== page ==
Rivers of Gold – excerpts: part 10

(Not dissimilar to the actual writing of a book, this blog appears to be setting its own course:  part excerpts, and part diary of long-distance writing.  For me its like watching a home movie as I recall various turning points along the trail.  For the most part, at each juncture, there is a horse beckoning me off in a new direction.  In this instance, it was Nearco, sire of Nearctic, grandsire of Northern Dancer.  The importance of Nearco in the story of the Thoroughbred is colossal.  Hence I found myself reading everything written by, and about, his owner/breeder, Federico Tesio.)

Rivers of Gold

“… Mendel’s work would become integral to Tesio’s life-long passion and commitment to the creation of champion Thoroughbreds.  In his book, “Breeding the Thoroughbred racehorse,” Tesio writes:

“Mendel had had experimented with two varieties of peas, a tall and a dwarf variety. Crossng the tall peas with the dwarfs he had obtained hybrids.  These hybrids were not medium-sized, as one might have expected, but tall.  These tall hybrids, in turn, when crossed with each other, had produced tall plants and dwarfs in proportion of three tall ones to one dwarf.  In other words, nature had a tendency to return their breeds to their original pure state.

“Mendel gave a clear explanation of this interesting fact. To me is was a revelation.  I had finally understood why two thoroughbred horses, although born of the same sire and dam, in other words, full brothers, may turn out to be the one a chestnut and a great runner, the other a bay and a mediocre performer, although both are equally well built and without apparent faults.


“The reason is that the horse, which in Italy we call “purosangue,” is actually anything but “pureblooded.”  He is, in fact, a hybrid and as a hybrid he must follow the law of Mendel.”

…to be continued

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Rivers of Gold – excerpts: part 9

(My interest in genetics was born, in no small part, of necessity.  The thing, of course, that distinguishes the Thoroughbred from other horse breeds is nervous energy.  Many years ago my friend, Judy Mappin, and I found ourselves with a horse who’s nervous energy was beyond the boiling point.

Rivers of Gold

At the time, Judy (first born of EP and Winifred Taylor) was at the helm of Windfields, so was one of the reasons we opted to stable this horse, Val d’Argent, there.  The other reason was Allan Kerr, stallion manager at the famed horse farm.  I knew of no better horseman, and hoped that if anyone could help us understand and cope with Val d’Argent, it was Kerr.  Simultaneously, I was researching into the the life of Val’s great-great-granfather, Nearctic, for my book, Dark Horse: unraveling the mystery of Nearctic.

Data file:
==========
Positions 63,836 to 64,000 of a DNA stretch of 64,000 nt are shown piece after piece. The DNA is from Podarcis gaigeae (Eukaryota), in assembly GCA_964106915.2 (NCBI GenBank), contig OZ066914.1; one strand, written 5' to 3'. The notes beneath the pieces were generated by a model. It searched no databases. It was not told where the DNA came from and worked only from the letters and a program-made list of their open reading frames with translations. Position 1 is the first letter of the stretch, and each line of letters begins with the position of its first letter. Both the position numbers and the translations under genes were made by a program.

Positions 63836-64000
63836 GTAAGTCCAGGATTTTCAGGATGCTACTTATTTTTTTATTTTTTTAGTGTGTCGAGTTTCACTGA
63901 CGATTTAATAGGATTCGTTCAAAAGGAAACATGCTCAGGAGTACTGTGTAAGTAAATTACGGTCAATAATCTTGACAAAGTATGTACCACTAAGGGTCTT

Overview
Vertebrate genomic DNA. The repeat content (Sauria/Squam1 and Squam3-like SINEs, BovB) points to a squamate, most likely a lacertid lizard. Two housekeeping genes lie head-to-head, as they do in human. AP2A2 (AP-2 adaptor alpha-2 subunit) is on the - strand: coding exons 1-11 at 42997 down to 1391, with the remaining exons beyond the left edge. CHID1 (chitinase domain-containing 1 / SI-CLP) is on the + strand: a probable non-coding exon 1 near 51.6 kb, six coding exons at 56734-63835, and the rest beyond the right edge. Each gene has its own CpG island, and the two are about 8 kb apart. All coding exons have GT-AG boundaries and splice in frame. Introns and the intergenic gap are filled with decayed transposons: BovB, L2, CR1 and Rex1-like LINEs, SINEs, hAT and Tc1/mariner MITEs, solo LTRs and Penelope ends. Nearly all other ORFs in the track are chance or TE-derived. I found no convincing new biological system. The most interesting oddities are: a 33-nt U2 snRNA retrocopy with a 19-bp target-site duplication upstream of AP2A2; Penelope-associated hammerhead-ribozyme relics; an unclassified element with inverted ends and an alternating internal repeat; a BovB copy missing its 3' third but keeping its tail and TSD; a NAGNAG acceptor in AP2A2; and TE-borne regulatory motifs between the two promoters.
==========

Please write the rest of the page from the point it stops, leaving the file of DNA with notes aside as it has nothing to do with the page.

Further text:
Genetics, I discovered, was at the forefront of this saga.  All of which led me to read everything ever written about Federico Tesio, likely the most important horse breeder in history.)

“…A man of limited financial means. Tesio’s wealth was in his genius.  Animals that emanated from his modest broodmare band continue to have a profound impact on the breed, world-wide.  None more so that the mighty Nearco, sire of Nearctic, grandsire of Northern Dancer.

Tesio’s “AHA” moment occured in 1906 on a train traveling from Pisa to Rome.  The man sitting opposite him appeared engrossed in a small book.  When the fellow stepped out of the compartment he left the book on his seat.  Tesio’s curiosity compelled him to pick it up.

Val d’Argent

Entitled “Mendelism,” it was a translation from German into English of Mendel’s theory on crossing pure breeds and the resulting hybrids.  Tesio was instantly captivated.  When his traveling companion returned he found Tesio totally absorbed and suggested that he finish reading.  Before they reached Rome Tesio had devoured and memorized the material…” to be continued

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Rivers of Gold – excerpts: part 8

(researching and writing Rivers of Gold I was dragged further and further back in time…eventually, all the way back to the very origins of the Thoroughbred.  Back to Charles II who was determined to improve the quality of his running horses.)

“…Thoroughbred sport, as we know it today, began with the ascension of Charles II.  The expression ‘sport of kings’ orignially was ‘the sport of the king.’  The king, of course, Charles II.  An enthusiastic patron of race meets at Newmarket, the British monarch could often be spotted surveying the gallops from his pavillion at the top of the hill, or touring the grounds on Old Rowley, his trusted riding horse.

Rivers of Gold

An accomplished horseman, CharlesII was reputed to be physically fit and brimming with energy.  By day he frequently rode his own horses in races-no mean feat as they were generally conducted over three grueling heats.  In the evenings his stamina would be further tested as he and his court were known to party until dawn…

“…Prior to the mid-17th Century the most popular native breed of running horse was the now extinct Scottish Galloway.  These sturdy, swift ponies were surefooted, spirited and seldom grew aller than 14 hands.  The Galloway pulled carriages, carried riders and were often found careening across racecourse throughout Southern and Yorkshire…

In order to produce a faster, more streamlined horse, the favoured breed introduced into the sturdy native strains was the Arabian…

Thus the Thoroughbred hybrid is quite extraordinary.  It combines desert horses, animals able to endure extreme heat, designed to carry its rider across endless desolate stretches of sand, with the Galloway, a horse able to endure the damp and cold weather of Scotland, plow through bogs and gallop over hill and dale…” to be continued

(next, “the hybrid horse and Federico Tesio’s “AHA” moment)


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Rivers of Gold – excerpts: part 7

(My backstretch press credentials to the Breeders’ Cup, hence behind-the-scenes access to the crème de le crème of Thoroughbreds, was akin to backstage passes to the most awesome rock concert.  To be in the presence of Cigar as he went about his daily routines was amazing.  I was particularly intrigued by his ease of movement.  Little did I know at the time, but Cigar was also providing inspiration behind my search for equine perfection: a beacon guiding me to Canada’s Rivers of Gold)

Rivers of Gold